Solutions were prepared in a jacketed glass beaker using tap water to keep a constant temperature. The solutions were magnetically agitated at a constant speed of 200 rpm for 30 minutes to ensure good mixing of the dissolved solids and liquid solvent. The solutions were then left at rest and gently decanted, allowing sufficient time to solidify. Solid compounds were then encapsulated in standard aluminium sealed pans with a pierced cover lid for DSC analyses. The reference pan used for each experiment was empty and identical to the one used on the measuring side. Temperature scans were performed over the temperature range of 0 to 200°C with an average heating rate q = 1°C min-1 [5]. The temperature calibration was made using three reference standards, indium, zinc, and lead. The obtained deviations were negligible [5].

3.2.1. Calibration

For the present study, a SETARAM DSC92 calorimeter was used and a priori calibrated with indium. The samples were analyzed over a temperature range from 0 to 180ºC, with a heating rate of 1ºC / min. Three successive passages were performed for each sample. For this, three tests were carried out, with three samples of equivalent mass equal to 23.4 mg. The results are shown in the following Table 1.

Table 1. Indium calibration results.
Run Enthalpy of Melting (J/g) Melting Temperature (°C)
1 28.25 158.66
2 28.35 158.88
3 28.20 158.85

The onset temperature for melting was around 156.6 and 157.6°C [5] for a melting enthalpy between -26.8 and -30.2 J/g [5]. Therefore, the results are given as mean values throughout this study.

The obtained experimental results for the different considered solutes using the DSC technique are shown in the following Table 2.

Table 2. Measured thermophysical properties of the solutes.
Solute Tf (°C) ΔΗf (J/g)
Measured Literature Measured Literature
Vanillin 45.50 [2] / 319.96 [2] /
Salicylic acid 155.41 [2] 153 [13] 199.12 [2] 264.31 [13]
D-Mannitol 165.83 160-168 [5] 249.494 270-295 [5]
D-Sorbitol 94.19 93-97 [5] 135.34 142.70-165 [5]

4. RESULTS AND DISCUSSION

4.1. Binary Systems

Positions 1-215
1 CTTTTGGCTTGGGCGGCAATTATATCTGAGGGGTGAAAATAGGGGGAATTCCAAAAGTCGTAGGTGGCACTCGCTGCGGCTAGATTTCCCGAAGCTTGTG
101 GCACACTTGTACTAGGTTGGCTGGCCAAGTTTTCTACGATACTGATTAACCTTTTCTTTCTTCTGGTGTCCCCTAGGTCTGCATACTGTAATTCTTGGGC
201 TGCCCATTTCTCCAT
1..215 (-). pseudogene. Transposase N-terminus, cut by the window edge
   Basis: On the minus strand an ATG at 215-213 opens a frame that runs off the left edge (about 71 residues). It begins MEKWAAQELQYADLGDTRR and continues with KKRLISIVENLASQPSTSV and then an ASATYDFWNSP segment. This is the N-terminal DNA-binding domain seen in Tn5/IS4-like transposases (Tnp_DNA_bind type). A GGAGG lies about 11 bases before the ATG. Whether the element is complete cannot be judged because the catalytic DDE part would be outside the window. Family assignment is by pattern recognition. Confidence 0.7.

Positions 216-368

4.1.1. Experimental Equilibrium Data

The obtained experimental results for the three considered binaries: D-Mannitol-Water, D-Mannitol-Trehalose, and D-Mannitol-Lactose, are shown in Table 3.

Table 3. Experimentally measured equilibrium data.
System T [K]  x(1) Exp
D-Mannitol(1) – Water (2) 368.10  0.101
372.27  0.240
409.38  0.400
427.21  0.560
438.64  0.810
438.98  1.000
System T [K] x(1) Exp
D-Mannitol (1) – Trehalose (2) 476.15 0.000
472.15 0.090
469.15 0.173
465.15 0.249
464.15 0.320
428.15 0.738
430.15 0.814
436.15 0.944
438.98 1.000
D-Mannitol (1) - Lactose (2) 481.35 0.004
481.02 0.089
478.97 0.173
458.48 /
446.35 /
432.58 0.7367
433.56 0.8839
436.27 0.9459

These experimentally measured data were used to determine the required interaction parameters for the NRTL model, as shown in the next section.

4.1.2. Interaction Parameters

The minimization of the objective function defined in Equation 6 for the three considered binaries led to the following NRTL binary interaction parameters.

These parameters were used to calculate the solubility of D-Mannitol in water, trehalose, and lactose with NRTL as the activity coefficient model. From Table 4, it can be seen that these parameters have shown a certain dependence on temperature, where different interaction parameters were obtained in two different temperature ranges.

Table 4. NRTL interaction parameters for experimental binary systems.
System A12 A21
D-Mannitol (1) - Water (2) T ϵ [375, 409 K]
T ϵ [410, 440 K]
-243.450
314.250
278.470
- 275.440
D-Mannitol(1) -Trehalose (2) -201.771 225.537
D-Mannitol (1) - Lactose (2) -169.499 186.570

For the UNIFAC model, the involved functional groups are shown in the following Table 5.

Table 5. Functional groups of the considered constituents [14, 15].
Constituent Functional Groups
Water H2O
D-Mannitol 4CH2O, 2CH3O
Trehalose 3CHO, 2CH2, 7CH, 8OH
Lactose 3CHO, 2CH2, 7CH, 8OH

The UNIFAC interaction parameters and the volume and surface parameters (Equation 5) are obtained from previously reported table [12].


The calculated solubilities of D-Mannitol in water, trehalose, and lactose using the three models (UNIFAC, NRTL, and Ideal case), as well as their comparison with experimentally measured values, are shown in the following Fig. (1a-c).

For the UNIFAC and the IDEAL models, the solubilities of D-mannitol can be calculated at any temperature because the required data consisting of group interaction parameters and thermophysical properties, respectively, are always available. However, this is not possible for the NRTL model, which requires molecular and not group interaction parameters, which are not available and have to be calculated from experimental data. The solubilities of D-Mannitol in water at the different experimental temperatures are shown in Fig. (1a) and also in the following Table 6.